ZESA Holdings has given defaulting consumers up to the end of the month to make payment plans to clear their electricity bills within six months to avoid being switched off and litigation.
The country’s power utility through its subsidiary, the Zimbabwe Electricity Transmission and Distribution Company (ZETDC), in a notice, said it has embraced credit control measures to recover the debt owed by customers in different sectors.
While it could not be immediately established how much Zesa is presently owed by consumers, in 2016 the power utility was owed more than $1 billion.
“In the interest of service provision, the power utility has stepped up credit control measures in order to recover the debt owed.
“All defaulting business consumers in the commercial, mining, industrial, domestic (post-paid) and farming sectors are required to make payment plans in order to clear their bills within six months.
“Customers are requested to heed this call and make payment or approach our offices to make payment arrangements by 31 March, 2018 to avoid the inconvenience of service being withdrawn and litigation,” said ZETDC.
It said settling of bills by defaulting customers would enable the provision of efficient service delivery.“The revenue that is being realised by the power utility will be utilised to pay for electricity imports to supplement local generation, buy spares for network rehabilitation, buy coal for thermal power generation and other critical inputs for security of electricity supply,” ZETDC said.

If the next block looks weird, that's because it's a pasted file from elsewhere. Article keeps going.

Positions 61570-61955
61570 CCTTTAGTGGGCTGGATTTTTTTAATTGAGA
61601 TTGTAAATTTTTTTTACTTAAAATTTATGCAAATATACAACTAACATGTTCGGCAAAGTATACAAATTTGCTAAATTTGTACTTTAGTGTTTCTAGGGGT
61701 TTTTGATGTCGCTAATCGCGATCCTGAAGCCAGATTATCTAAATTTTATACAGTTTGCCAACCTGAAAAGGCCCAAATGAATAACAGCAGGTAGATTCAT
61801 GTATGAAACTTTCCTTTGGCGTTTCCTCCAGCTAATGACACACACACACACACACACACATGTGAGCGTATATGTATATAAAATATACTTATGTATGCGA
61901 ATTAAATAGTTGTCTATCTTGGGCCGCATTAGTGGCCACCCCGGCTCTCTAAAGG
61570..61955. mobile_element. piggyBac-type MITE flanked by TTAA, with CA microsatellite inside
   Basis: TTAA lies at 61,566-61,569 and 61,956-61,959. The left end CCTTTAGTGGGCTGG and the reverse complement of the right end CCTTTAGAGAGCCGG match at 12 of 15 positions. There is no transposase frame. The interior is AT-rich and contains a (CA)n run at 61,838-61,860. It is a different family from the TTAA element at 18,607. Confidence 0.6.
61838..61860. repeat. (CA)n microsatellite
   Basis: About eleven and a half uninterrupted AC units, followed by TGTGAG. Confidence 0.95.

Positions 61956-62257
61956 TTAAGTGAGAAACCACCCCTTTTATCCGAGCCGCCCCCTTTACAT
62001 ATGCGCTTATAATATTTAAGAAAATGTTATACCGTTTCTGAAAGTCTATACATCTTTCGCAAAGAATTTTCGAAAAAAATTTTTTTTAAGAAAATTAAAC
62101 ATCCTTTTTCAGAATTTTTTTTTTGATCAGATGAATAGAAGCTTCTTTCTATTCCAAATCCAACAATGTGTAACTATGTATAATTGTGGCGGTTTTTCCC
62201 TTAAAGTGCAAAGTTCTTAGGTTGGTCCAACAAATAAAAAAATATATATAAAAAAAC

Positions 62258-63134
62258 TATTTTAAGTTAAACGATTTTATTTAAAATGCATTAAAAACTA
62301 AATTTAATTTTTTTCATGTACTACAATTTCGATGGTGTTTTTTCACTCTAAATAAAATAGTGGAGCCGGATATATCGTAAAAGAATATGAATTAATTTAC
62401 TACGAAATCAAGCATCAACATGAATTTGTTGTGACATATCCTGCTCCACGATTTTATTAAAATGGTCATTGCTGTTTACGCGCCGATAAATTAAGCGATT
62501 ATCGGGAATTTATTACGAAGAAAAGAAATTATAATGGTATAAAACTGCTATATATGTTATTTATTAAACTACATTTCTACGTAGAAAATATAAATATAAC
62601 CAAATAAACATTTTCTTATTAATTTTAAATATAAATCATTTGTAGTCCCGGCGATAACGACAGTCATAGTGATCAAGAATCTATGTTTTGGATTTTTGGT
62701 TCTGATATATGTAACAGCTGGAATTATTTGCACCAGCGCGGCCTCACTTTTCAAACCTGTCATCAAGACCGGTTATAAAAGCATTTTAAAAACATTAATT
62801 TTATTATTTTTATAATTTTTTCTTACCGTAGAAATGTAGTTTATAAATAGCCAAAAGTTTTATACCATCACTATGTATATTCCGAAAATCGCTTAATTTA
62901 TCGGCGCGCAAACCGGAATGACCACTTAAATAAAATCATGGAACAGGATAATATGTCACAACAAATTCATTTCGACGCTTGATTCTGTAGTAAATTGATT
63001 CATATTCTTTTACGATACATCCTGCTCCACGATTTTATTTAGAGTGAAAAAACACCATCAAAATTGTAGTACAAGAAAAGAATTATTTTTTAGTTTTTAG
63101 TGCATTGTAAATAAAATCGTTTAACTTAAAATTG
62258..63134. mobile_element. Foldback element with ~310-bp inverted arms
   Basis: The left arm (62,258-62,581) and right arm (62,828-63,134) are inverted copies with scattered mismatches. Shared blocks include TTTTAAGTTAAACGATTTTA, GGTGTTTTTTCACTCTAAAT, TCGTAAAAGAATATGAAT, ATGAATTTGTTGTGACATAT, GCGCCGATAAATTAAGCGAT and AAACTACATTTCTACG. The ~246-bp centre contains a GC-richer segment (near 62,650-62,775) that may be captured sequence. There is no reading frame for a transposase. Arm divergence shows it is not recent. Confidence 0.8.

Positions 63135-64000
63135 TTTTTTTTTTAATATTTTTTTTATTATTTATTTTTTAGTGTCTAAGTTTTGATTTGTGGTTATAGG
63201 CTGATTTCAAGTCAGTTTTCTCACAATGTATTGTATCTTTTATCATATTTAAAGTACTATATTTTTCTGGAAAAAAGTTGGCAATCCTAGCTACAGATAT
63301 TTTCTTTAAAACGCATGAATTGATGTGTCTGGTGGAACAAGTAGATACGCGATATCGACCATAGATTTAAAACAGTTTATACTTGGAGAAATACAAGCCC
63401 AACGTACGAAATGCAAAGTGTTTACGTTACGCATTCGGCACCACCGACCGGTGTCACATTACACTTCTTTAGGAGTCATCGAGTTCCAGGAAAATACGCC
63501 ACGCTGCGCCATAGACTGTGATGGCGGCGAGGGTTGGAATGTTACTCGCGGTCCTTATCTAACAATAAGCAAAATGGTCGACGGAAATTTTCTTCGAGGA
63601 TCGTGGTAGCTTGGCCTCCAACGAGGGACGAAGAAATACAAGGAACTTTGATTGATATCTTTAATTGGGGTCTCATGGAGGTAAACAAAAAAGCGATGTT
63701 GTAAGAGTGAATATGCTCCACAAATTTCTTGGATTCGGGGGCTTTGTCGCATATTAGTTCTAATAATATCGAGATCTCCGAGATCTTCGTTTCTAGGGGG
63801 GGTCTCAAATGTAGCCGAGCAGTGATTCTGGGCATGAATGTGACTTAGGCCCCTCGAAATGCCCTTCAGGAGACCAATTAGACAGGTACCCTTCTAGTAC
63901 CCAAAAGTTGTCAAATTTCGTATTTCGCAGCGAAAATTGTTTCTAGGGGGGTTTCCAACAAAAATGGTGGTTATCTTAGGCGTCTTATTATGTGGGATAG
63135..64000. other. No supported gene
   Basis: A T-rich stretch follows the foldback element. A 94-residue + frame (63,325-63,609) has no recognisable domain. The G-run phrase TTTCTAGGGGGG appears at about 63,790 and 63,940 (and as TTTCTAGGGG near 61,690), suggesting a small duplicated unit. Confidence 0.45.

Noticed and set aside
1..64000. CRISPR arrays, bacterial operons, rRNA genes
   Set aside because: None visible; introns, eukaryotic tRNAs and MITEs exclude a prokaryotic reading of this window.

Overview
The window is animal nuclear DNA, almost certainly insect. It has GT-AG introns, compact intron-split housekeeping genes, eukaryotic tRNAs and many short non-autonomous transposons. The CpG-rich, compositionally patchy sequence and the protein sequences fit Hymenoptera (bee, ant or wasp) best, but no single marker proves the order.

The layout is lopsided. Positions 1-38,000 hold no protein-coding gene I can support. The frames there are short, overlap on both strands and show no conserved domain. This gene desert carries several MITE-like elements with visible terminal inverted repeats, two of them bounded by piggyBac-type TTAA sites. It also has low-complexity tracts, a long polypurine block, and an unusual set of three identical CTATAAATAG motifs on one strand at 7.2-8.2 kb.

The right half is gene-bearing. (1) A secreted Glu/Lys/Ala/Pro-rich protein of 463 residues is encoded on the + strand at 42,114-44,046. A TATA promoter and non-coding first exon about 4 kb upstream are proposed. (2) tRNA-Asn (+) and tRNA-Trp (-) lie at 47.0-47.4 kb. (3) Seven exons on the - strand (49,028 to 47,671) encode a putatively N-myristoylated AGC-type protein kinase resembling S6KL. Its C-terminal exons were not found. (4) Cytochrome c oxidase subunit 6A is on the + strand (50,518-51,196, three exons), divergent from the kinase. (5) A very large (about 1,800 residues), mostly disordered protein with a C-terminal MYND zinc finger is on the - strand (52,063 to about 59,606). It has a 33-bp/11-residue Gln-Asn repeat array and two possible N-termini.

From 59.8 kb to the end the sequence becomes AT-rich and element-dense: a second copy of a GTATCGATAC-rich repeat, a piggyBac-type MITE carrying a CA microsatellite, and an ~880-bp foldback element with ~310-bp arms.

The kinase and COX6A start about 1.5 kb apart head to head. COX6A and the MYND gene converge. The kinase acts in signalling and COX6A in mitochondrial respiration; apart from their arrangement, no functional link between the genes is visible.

As part of revenue enhancement measures, the power company has since the introduction of a prepaid meters installation programme a few years ago, installed over 610 000 prepaid meters in domestic premises and small institutions countrywide.
Last week, Zesa group chief executive officer, Engineer Josh Chifamba, said the country was set to reduce the power import bill by 50 percent following the addition of another 150MW to the national grid from Kariba South expansion project.
The Government embarked on a $533 million Kariba South expansion project for Unit 7 and 8 with a combined output of 300MW. On Saturday, Unit 8 came on board marking the completion of the expansion project at Kariba. In 2017, Zimbabwe spent an average of $7 million and $12 million per week on electricity imports. The Chronicle